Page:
Wednesday, November 30, 2005

 
November 30th, 1967

Yankees Purchase Gene Michael



Michael, nicknamed 'Stick' by someone with a sense of irony (he only hit higher than .235 twice in ten seasons while hitting .225 or less six times) was acquired by the Yankees to help shore up the shortstop position, manned primarily in those days by whatever was left of Tom Tresh. Michael was about what you would've expected, not hitting a lick, but hung around with the club until the 1975 season. Michael's best talent on the ball field was probably the hidden ball trick; he claims to have used it successful five times.

He is most notable for something else however. In Rob Neyer's Big Book of Baseball Lineups, Neyer has an essay titled The Little Move That Became a Big One, telling the story of Sandy Alderson's acquisition of Billy Beane and the contributions that move would end up making to the A's franchise. Michael's acquisition was probably not as big for the Yankees as Beane's was for the A's, but it was a big one nonetheless. Michael would spend some time managing the Yankees non-continuously in 1981 and '82, accumulating an impressive 92-76 two year record. He left to manage the Cubs for the 1986 and '87 seasons, but those would be his only post-retirement years not with the Yankees and by 1990 he was put in place as GM while George Steinbrenner was serving his suspension. Without the meddling of The Boss, Michael began to implement the program that would develop the talent that led to the Yankees' Torre-era Dynasty. Players drafted and/or developed under Michael's watch included Bernie Williams, Derek Jeter, Andy Pettitte, Mariano Rivera and Jorge Posada.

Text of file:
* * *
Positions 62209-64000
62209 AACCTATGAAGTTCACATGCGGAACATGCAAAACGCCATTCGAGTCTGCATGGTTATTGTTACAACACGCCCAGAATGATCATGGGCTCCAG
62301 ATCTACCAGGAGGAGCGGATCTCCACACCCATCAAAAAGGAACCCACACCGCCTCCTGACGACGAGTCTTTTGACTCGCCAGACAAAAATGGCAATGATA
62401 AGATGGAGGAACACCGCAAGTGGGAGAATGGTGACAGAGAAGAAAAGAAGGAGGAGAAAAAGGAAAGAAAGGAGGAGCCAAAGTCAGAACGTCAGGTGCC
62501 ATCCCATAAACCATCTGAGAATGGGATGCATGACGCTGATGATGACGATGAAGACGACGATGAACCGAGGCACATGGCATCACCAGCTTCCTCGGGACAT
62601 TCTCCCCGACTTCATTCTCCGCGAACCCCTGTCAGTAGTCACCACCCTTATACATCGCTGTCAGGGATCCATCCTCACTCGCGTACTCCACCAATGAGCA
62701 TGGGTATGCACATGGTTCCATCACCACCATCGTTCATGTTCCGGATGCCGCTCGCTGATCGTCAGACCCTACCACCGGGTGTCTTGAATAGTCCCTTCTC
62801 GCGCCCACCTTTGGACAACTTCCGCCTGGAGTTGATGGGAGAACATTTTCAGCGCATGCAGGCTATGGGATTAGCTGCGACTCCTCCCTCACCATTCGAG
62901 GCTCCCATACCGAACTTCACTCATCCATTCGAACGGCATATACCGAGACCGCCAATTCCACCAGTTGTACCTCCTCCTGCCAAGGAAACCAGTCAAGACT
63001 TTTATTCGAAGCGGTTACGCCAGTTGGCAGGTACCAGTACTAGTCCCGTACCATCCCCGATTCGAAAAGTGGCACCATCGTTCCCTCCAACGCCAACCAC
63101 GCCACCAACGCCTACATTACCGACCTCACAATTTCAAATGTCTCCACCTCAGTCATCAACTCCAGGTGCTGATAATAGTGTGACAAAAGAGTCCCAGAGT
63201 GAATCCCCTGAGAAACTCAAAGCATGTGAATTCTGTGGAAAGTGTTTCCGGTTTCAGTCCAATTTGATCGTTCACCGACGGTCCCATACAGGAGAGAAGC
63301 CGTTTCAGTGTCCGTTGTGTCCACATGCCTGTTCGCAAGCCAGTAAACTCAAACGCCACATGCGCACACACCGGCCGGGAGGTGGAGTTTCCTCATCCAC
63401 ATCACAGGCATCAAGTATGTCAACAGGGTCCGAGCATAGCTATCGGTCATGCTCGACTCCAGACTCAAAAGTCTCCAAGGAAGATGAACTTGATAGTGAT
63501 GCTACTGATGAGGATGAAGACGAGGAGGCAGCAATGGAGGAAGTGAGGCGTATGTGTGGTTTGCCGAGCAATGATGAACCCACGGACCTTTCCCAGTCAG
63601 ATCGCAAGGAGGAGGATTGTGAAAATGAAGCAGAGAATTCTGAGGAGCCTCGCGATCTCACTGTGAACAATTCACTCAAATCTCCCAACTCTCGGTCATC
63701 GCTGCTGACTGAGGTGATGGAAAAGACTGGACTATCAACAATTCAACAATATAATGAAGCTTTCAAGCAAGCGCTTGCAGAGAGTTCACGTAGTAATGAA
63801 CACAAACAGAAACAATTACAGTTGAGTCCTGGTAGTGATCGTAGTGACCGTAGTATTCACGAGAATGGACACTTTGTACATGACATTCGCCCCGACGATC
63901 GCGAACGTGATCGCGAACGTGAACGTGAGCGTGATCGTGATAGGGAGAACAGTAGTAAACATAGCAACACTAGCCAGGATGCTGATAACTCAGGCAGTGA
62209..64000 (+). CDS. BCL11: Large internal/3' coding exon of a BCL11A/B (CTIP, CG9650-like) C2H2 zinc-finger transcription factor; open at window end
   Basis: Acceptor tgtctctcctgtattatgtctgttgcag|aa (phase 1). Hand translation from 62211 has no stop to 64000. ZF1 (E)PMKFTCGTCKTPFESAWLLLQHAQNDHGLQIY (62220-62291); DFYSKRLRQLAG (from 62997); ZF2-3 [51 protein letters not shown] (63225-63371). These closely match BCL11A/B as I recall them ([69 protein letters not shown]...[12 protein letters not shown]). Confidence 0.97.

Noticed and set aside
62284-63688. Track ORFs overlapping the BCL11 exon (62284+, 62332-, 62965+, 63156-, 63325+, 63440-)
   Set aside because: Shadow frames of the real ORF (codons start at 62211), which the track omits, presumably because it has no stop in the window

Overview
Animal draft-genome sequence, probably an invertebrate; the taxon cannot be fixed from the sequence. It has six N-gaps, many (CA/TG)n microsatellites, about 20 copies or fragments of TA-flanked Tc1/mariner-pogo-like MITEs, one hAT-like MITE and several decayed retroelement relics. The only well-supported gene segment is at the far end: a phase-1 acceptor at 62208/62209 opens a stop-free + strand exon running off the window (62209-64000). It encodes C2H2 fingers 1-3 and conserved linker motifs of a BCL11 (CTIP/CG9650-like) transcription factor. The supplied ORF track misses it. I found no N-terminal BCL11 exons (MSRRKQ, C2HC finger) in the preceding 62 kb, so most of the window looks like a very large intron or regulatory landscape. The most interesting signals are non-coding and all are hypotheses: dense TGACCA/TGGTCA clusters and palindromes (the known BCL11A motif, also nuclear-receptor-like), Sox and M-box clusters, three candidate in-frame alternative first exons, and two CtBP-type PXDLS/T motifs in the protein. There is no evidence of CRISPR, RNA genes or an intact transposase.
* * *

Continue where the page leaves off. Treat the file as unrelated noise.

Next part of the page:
Michael served as GM until 1995 when he left the position for Bob Watson, having decided five years as Prime Minister in the
Kingdom of George was plenty. His name is often tossed about when discussing GM openings--the Yankees denied the Red Sox a chance to talk to him in 2002--and Yankee power struggles. At the moment, Michael seems to be back in favor, a fact which, given his history, can only fill a Yankee fan's heart with delight.





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